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Discussion Starter · #1 ·
Here is the 3rd version of the shoulder Plane. Input from an experienced wooden plane authority, I made some changes to improve the shoulder plane.

1. Enlarged handle so all 4 fingers would fit inside.

2.Remove the finger bumps inside the handle.

3. Tilt the handle 12°forward.

4. Make the bump on the back of the handle more rounded.

5. When I increased the size of the handle, I made the plane longer and higher to balance out the increase in handle size,

Here are the end results. It is much more comfortable,and seems easier to use.

The last pictures are the comparison of the first one with the latest one.



Herb
 

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Rick
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I don’t know much about planers , but that sure looks very ergonomically designed . Your certainly a true craftsman Herb . It’s unfortunate none of these millennials will ever have this skill set
 

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oh my...
WOW!!!

that is impressive...

KUDOS to you Herb..
 
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Beautiful job again Herb. The handle reminds me of an article I just read about the hang (handle angle) on high end tenon saws. Getting the angle right can make a big difference. Those varied from about 30 to 50 degrees. I think the idea is to split the force up between a balance of forward motion and downward pressure without having to consciously work at it.
 
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You certainly put a great deal of thought into your projects and use a logic that some of us seem to have lost or never had. As I start down the path of hand planes I told my wife that buying a tool such as a hand plane becomes personal. I need something that feels right both in size and feel. not too heavy but heavy enough for control, and then the actual look might have a bit of consideration. The actual ability and comfort are tops. As I start to have some hand/wrist issues which may be part of the shoulder replacement, sharp wrist pain that radiates to the fingertips and last a short while if I move it incorrectly, I need to be sure of comfort and purpose so the tool actually gets used. Fortunately the Stanley #62 low angle jack plane feels very comfortable for the short amount of use it's had. I have a vintage Stanley Bailey #4 coming Tuesday that I hope fits that bill as well.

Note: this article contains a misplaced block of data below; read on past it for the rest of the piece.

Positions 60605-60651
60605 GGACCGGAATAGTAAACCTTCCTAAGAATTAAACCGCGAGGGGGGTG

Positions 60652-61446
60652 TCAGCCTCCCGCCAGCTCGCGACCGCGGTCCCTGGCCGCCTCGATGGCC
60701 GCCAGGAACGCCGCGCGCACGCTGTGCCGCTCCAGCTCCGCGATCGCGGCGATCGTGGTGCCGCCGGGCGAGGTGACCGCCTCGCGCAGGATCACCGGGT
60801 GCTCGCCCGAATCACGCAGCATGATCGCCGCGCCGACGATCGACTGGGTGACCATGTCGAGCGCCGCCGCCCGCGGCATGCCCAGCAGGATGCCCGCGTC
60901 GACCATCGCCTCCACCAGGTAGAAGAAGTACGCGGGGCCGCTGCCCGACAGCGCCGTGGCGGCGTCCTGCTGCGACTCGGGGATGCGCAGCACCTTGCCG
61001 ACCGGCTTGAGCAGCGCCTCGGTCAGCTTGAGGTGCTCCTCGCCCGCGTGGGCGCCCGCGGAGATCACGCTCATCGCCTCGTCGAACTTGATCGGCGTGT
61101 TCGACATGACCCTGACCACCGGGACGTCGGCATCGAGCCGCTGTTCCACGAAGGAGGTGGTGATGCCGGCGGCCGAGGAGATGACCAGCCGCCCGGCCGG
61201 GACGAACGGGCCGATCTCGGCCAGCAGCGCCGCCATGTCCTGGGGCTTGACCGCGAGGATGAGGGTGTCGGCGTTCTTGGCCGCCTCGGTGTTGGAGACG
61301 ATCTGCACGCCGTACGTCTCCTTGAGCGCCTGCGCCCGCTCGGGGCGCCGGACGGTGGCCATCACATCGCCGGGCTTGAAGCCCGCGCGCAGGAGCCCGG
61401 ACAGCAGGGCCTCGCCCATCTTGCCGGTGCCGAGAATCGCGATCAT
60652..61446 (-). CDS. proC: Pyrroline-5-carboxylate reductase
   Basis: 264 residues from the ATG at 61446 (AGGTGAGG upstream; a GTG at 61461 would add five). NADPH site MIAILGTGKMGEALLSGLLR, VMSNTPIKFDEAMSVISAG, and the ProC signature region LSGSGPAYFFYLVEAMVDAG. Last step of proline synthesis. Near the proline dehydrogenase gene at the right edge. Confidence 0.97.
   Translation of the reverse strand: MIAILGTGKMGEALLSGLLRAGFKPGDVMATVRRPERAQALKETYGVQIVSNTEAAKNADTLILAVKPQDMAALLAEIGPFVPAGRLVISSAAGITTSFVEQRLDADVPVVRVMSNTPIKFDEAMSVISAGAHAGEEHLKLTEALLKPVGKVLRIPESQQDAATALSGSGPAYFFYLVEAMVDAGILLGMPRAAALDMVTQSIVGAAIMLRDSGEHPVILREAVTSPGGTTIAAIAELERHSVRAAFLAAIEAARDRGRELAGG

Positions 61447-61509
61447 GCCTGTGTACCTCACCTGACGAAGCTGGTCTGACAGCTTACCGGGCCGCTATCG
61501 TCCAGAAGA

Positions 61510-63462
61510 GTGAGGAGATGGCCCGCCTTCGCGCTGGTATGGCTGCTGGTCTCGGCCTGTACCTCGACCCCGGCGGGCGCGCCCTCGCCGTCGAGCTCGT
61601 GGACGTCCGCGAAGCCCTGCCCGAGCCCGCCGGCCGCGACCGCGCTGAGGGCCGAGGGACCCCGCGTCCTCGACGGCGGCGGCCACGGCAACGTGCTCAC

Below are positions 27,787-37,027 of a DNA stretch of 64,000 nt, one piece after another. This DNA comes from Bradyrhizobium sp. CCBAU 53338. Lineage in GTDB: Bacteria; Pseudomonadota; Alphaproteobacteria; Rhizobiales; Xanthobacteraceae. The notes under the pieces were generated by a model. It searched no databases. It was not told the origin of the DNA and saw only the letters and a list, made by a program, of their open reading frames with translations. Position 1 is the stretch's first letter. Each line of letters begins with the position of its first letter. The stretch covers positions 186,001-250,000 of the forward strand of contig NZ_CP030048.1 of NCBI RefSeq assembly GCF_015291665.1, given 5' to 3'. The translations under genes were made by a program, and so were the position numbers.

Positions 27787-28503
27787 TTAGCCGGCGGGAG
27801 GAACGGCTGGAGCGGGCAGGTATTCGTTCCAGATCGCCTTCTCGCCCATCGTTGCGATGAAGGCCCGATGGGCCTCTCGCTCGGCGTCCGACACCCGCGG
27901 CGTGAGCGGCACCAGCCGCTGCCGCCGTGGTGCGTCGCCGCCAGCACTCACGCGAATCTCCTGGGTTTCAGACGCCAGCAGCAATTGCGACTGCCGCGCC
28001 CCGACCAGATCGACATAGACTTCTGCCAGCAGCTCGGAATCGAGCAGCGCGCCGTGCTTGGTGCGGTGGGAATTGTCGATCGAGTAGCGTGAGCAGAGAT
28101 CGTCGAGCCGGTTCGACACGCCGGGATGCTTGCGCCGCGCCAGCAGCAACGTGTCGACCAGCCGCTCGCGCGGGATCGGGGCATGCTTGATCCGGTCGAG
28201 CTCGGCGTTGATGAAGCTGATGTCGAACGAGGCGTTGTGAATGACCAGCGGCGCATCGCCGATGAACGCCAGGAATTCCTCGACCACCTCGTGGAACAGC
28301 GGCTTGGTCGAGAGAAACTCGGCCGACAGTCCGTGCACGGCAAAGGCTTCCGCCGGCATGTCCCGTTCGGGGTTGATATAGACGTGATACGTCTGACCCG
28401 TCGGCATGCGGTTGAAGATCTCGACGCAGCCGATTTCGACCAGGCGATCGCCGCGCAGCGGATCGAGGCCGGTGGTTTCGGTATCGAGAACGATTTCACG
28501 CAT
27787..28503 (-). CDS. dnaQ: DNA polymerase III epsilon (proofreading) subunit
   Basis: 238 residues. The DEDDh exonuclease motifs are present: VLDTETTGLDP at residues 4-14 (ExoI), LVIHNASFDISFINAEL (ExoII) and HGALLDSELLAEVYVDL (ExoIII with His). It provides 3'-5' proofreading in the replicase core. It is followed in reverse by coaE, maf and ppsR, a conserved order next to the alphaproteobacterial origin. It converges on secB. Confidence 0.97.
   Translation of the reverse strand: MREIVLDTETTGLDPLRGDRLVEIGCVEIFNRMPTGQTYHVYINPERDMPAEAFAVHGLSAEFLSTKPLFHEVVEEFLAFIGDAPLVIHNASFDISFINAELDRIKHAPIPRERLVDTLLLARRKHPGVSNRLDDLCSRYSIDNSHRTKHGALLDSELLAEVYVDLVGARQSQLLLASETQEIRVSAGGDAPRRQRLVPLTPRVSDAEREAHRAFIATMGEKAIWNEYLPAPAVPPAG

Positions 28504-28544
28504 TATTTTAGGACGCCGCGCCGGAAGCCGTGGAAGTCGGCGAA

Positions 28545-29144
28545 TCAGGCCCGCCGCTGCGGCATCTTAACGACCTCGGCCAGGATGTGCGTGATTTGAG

As for the handle I thought the proper hand positioning was the index finger was outside the handle and pointed forward although maybe I'm thinking of the "other style" such as used on those 2 planes mentioned above. It's all a bit new to me.

Regardless, they are a work of art with a purpose and beautifully constructed. These are in a class of Artisan tools not likely to be found in most shops.
 

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WOW...not only building now but ergonomic design too...

One surprise after another...

Beautiful result...
 
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Wow Herb, that is a beautiful tool. The upgrades are really well thought out. I really love using a hand plane. Tried to make a wooden block plane a few years ago, but couldn't quite get it cut just right. Have a nice Hock iron laying about somewhere in the shop.
 

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Mike
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Herb great job.

I like the extra length on the front of the sole. That should help stabilize it in use.

I might need to make one once you get all the bugs worked out!
 

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Discussion Starter · #17 ·
Very well done! A real show piece. How does it work?
I tried it out when I set the iron, and it seems to do a good job. At first I was digging in and chattering the cut, but found that if I lightened up on the downward pressure it sailed right along.

If I was going to start a rabbet, I think I would have to clamp a straight edge on the board first. If I am cleaning up a rabbet I would just follow the cut.
But it has to be the same way the grain is running.

Herb
 

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Paul
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As soon as I read the title in my email, I thought "Herb's at it again". Nice looking plane, Herb. :)
 
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